If you ask either Muslim or Christian group, both in and out of Maluku, the answer would be that it has been a religious conflict or war. Inside Maluku everyone is involved in any possible measures to defend themselves and their property from being attacked or seized by the other group. Outside of Maluku, so many people are now committed to helping (morally or materially) their brethren trapped in the violence in the provinces.

However, if you seek your answer in facts and data...

Firstly, approximately a month before the Bloody Eid-al-Fitri in January 1999, about 500 Christian Ambon hoodlums were sent home by Jakarta police headquarter on a ship from various areas in the capital city. They were enraged over the "Ketapang case" -an incident when a shady area lined with gambling and massage parlours in downtown Jakarta was attacked by local Muslims. The hoodlums, many of whom worked as bodyguards of those parlours, lost their employment after a riot which killed eleven of them. It is the belief of many people, including some activists of NGOs in Malukus, that the hoodlums returned home to provoke unrest in Maluku and expel Muslims from the province (Human Right Watch in New York also confirmed this fact).

Secondly, Muslims are the minority in Maluku. Logic would dictate that they were the ones who had to defend themselves from being attacked.

Thirdly, reports show that Muslim refugees far outnumbered the Christian refugees -approximately 200,000 Muslims are now living in appalling condition in various makeshift refugee centres, including in nearby South Sulawesi and Central Sulawesi provinces.

Based on these observations, I have to say that what's happening in Maluku is Muslim-cleansing. Many Christians have suffered, too, in the conflict, but only after Muslims rose and gone on the jihad to defend themselves and their homes.

4. Islam-Christian Relations and Power in Indonesia

Almost 55 years after its independence from the Christian Dutch colonial forces and the fascist Japanese occupation in the second world war, Indonesia, which is the world largest Muslim population, has proved its benevolence by accepting the some 12 percent non-Muslim groups into its fold.

This generosity was shown even further when one day after the independence on August 17, 1945, Muslim leaders agreed to revise the opening of the Constitution that said that "the state of Indonesia is based upon the belief in one God, with the Muslims' obligations to observe the shariah." Out of tolerance to Christian groups, the opening now mentions only the first part of the sentence.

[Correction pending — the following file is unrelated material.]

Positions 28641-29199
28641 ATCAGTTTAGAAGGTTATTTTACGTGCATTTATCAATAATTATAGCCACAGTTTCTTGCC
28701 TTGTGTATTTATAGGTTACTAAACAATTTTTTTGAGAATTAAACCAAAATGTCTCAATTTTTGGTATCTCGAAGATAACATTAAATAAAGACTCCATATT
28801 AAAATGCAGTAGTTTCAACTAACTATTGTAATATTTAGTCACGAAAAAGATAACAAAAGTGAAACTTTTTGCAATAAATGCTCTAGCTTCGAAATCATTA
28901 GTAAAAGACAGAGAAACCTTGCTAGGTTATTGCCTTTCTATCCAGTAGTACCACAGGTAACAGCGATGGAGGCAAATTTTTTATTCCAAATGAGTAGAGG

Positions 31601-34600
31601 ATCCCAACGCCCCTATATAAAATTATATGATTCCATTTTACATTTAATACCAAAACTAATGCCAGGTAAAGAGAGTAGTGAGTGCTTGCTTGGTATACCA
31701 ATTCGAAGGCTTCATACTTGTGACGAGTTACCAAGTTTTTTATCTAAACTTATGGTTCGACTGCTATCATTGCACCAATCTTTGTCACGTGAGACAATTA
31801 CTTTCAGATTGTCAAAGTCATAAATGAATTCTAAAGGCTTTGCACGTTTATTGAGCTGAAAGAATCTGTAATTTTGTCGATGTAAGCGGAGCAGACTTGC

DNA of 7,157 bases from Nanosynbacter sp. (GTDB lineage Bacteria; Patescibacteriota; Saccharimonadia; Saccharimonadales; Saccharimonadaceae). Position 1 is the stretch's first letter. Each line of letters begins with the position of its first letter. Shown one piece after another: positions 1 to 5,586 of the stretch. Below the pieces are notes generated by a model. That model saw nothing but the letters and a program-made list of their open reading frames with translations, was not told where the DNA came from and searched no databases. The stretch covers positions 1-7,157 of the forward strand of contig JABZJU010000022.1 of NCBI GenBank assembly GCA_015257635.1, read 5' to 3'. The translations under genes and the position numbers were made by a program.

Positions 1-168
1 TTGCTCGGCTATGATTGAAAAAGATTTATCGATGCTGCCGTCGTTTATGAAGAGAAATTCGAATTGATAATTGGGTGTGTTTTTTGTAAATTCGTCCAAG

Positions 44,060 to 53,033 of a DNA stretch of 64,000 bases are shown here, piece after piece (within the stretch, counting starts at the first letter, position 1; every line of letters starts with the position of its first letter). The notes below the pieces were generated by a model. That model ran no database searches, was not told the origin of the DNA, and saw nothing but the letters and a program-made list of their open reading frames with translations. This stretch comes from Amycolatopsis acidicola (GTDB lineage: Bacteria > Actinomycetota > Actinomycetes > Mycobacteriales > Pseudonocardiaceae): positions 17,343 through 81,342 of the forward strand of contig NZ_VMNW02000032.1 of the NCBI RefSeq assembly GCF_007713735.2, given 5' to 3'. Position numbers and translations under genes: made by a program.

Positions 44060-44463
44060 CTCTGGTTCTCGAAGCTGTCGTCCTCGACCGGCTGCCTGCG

It is obvious that the root of the tension between Muslims and Christians in Indonesia has existed since the establishment of the republic. It is therefore difficult to separate the question of religious co-existence with the question of power, regardless of who holds that power.

During the years of first president Sukarno, religious co-existence was in place mostly because of two factors: an awareness about being a newly-born state under the leadership of Sukarno and the strong leadership of ulemas and Muslim leaders, who were actually the founding fathers of Indonesia.

Under second president Soeharto, religious groups appeared to tolerate one another because of the strong military control over all spheres of people's lives. In the early years of his regime, Soeharto (who admitted to being a Muslim while adhering to the Hindu-Javanese mysticism like millions of other Javanese) launched a campaign to de-politicise Muslims.

His government controlled any of the Muslims' social and political activities. This approach received the support of the Centre for Strategic and International Studies (CSIS) -a think-tank set up by some Catholic and secular scholars and army commanders. For almost two-third of Soeharto's administration, the institute assisted him in cooking up his economic, political and social policies.

This period of de-politicised Islam provided Christian and Catholic missions with opportunities for aggressive and offensive proselytising. An issue of the Crescent International magazine in early 1980s discussed at length an international Christian network's plan to christianise Indonesia in 50 years. Such plan would not have been born had they been not convinced about how "conducive" the country was for their mission.

This period of politically-weak Indonesian Muslim community was also marked with cases of inter-marriages, cases of employers forcing their Christian belief to their poor Muslim servants, the domination of strategic posts in both the military and the civil service by either Christian-Catholics or by Muslims who were ashamed to admit they were Muslims, cases of proselytising masked as economic assistance or even rice donation, the establishment of churches within Muslim compounds...